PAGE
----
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United States Department of Agriculture

Agricultural Research Service

Research Project: Management Strategies to Sustain Irrigated Agriculture with Limited Water Supplies

Location: Water Management Research

Title: Sensitivity and uncertainty of input sensor accuracy for grass-based reference evapotranspiration

Authors
item DeJonge, Kendall
item Ahmadi, Mehdi -
item Ascough, James
item Kinzli, Kristoph -

Submitted to: Meeting Abstract
Publication Type: Abstract Only
Publication Acceptance Date: June 26, 2013
Publication Date: November 3, 2013
Citation: DeJonge, K.C., Ahmadi, M., Ascough II, J.C., Kinzli, K. 2013. Sensitivity and uncertainty of input sensor accuracy for grass-based reference evapotranspiration. Meeting Abstract. Nov 3-6, 2013 Tampa Florida ASA-SSSA-CSSSA Meeting.

Technical Abstract: Quantification of evapotranspiration (ET) in agricultural environments is becoming of increasing importance throughout the world, thus understanding input variability of relevant sensors is of paramount importance as well. The Colorado Agricultural and Meteorological Network (CoAgMet) and the Florida Automated Weather Network (FAWN) both utilize an array of sensors to acquire micrometeorological data (temperature, humidity, wind speed, and solar radiation) and can use the ASCE Standardized Reference ET Equation to determine geographically local reference ET values. Multiyear datasets for both networks were evaluated for grass-based reference ET using a local sensitivity analysis which calculated total error range of each individual sensor, as well as Morris and eFAST global sensitivity analysis (GSA) methods which simultaneously evaluate the full accuracy range of each sensor. GSA results were highly correlated with each other, but local sensitivity was poorly correlated for wind input in Colorado. Sensitivity of inputs was generally well-balanced for the Florida network with solar radiation being the most influential in the summer, while the Colorado network’s sensitivity to wind was much higher than the other inputs as shown by all three sensitivity analysis methods due to a large range of quoted sensor accuracy. Uncertainty analysis showed Colorado’s current configuration of sensors to have a higher range of values between 5% and 95% confidence intervals, as compared to Florida. The eFAST GSA method was conducted again using a hypothetical set of “best case” sensors in both stations, showing solar radiation to be the most sensitive input in the high ET months of summer in semi-arid Colorado and humid Florida, and the sensitivity in Colorado to wind to be vastly decreased, suggesting an upgrade of anemometers to the current CoAgMet network. Local sensitivity analysis is suggested as a basic screening method for evaluating input sensor sensitivity.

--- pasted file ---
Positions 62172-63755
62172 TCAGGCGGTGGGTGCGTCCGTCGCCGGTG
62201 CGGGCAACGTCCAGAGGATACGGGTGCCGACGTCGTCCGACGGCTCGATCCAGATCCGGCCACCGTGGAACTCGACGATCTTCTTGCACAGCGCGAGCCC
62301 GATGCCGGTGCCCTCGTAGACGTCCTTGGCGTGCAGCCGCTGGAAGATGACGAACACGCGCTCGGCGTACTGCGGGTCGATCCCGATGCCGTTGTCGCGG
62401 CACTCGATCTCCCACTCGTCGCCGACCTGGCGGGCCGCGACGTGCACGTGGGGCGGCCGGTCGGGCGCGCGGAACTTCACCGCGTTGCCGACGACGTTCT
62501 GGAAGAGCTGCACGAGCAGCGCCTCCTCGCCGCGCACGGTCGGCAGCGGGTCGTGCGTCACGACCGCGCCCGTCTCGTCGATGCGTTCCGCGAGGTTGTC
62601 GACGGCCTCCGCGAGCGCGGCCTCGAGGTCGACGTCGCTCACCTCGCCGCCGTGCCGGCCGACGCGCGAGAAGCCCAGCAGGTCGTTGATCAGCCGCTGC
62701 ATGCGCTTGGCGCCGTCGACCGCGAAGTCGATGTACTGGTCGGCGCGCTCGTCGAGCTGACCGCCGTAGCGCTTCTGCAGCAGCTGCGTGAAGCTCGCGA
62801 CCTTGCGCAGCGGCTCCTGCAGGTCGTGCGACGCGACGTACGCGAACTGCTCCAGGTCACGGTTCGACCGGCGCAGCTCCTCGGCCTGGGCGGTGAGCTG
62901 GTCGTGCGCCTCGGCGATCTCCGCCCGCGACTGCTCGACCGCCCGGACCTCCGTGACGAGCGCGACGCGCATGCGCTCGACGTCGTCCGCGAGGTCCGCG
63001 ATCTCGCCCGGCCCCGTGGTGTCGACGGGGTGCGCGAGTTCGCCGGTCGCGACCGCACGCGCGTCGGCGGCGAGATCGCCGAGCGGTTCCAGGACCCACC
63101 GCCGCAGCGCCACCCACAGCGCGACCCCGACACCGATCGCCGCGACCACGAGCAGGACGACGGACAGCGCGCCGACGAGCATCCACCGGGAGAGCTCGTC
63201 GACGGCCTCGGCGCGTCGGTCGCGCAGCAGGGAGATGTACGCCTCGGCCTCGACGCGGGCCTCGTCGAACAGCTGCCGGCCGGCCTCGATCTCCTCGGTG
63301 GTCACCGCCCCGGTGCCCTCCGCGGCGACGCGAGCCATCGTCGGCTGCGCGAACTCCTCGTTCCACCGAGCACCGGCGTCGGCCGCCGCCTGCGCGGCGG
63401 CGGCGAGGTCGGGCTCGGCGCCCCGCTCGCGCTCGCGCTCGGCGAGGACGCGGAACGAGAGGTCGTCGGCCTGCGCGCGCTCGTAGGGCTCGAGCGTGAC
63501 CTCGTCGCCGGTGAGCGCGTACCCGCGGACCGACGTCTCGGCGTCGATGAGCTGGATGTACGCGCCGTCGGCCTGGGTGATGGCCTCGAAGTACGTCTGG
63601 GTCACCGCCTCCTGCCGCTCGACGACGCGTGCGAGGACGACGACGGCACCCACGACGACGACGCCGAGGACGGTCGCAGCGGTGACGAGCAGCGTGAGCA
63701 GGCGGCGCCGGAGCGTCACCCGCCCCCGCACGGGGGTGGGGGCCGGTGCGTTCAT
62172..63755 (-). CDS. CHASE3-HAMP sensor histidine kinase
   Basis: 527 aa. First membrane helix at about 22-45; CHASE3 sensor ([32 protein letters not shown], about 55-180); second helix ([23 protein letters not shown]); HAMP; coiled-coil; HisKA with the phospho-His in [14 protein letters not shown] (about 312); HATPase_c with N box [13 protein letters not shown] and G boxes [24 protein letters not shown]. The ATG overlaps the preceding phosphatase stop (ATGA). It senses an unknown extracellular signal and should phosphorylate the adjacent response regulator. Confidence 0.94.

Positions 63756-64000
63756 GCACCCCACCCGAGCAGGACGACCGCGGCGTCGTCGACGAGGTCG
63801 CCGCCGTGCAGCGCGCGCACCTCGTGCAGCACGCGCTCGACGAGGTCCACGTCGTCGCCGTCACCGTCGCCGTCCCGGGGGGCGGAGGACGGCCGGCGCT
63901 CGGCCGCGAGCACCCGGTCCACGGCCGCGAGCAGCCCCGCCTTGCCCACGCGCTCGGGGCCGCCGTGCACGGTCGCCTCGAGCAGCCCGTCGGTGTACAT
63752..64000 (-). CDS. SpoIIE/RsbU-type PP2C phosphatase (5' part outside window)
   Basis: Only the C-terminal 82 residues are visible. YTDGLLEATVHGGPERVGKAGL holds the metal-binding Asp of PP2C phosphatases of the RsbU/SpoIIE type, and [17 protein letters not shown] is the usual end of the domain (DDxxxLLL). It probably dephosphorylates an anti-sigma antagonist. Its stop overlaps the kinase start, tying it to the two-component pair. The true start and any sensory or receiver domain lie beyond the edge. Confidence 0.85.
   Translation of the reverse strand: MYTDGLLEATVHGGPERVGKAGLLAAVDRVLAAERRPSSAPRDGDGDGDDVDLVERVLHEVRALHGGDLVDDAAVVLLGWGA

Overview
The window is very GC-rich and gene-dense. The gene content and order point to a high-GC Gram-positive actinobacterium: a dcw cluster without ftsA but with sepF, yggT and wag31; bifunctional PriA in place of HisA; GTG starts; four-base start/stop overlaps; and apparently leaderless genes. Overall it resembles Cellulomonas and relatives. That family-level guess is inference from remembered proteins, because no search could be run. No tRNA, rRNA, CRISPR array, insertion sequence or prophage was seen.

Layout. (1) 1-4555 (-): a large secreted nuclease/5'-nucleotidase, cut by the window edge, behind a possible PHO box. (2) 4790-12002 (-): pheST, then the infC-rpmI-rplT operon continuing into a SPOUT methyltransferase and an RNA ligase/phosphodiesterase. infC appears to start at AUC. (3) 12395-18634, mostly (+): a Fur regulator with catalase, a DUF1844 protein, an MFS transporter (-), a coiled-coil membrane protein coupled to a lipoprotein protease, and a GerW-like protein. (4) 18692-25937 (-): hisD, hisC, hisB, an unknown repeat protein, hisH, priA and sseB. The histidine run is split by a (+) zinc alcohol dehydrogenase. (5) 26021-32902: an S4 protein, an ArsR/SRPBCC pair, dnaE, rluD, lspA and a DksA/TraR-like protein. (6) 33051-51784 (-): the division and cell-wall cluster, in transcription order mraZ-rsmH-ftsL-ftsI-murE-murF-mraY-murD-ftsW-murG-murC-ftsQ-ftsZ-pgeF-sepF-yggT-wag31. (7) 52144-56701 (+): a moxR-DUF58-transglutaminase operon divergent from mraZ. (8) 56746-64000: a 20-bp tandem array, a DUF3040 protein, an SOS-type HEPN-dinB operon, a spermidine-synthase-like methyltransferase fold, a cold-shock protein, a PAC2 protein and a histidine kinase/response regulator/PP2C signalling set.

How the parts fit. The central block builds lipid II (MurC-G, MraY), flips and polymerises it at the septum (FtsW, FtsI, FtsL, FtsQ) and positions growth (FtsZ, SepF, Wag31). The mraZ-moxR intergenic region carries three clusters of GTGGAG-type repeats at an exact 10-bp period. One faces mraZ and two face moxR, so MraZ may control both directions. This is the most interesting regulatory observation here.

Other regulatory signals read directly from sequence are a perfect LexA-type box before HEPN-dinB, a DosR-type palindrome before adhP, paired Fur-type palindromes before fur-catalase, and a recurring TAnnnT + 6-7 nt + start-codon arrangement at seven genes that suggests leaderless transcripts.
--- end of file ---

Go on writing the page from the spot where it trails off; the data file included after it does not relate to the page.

Last Modified: 9/23/2014
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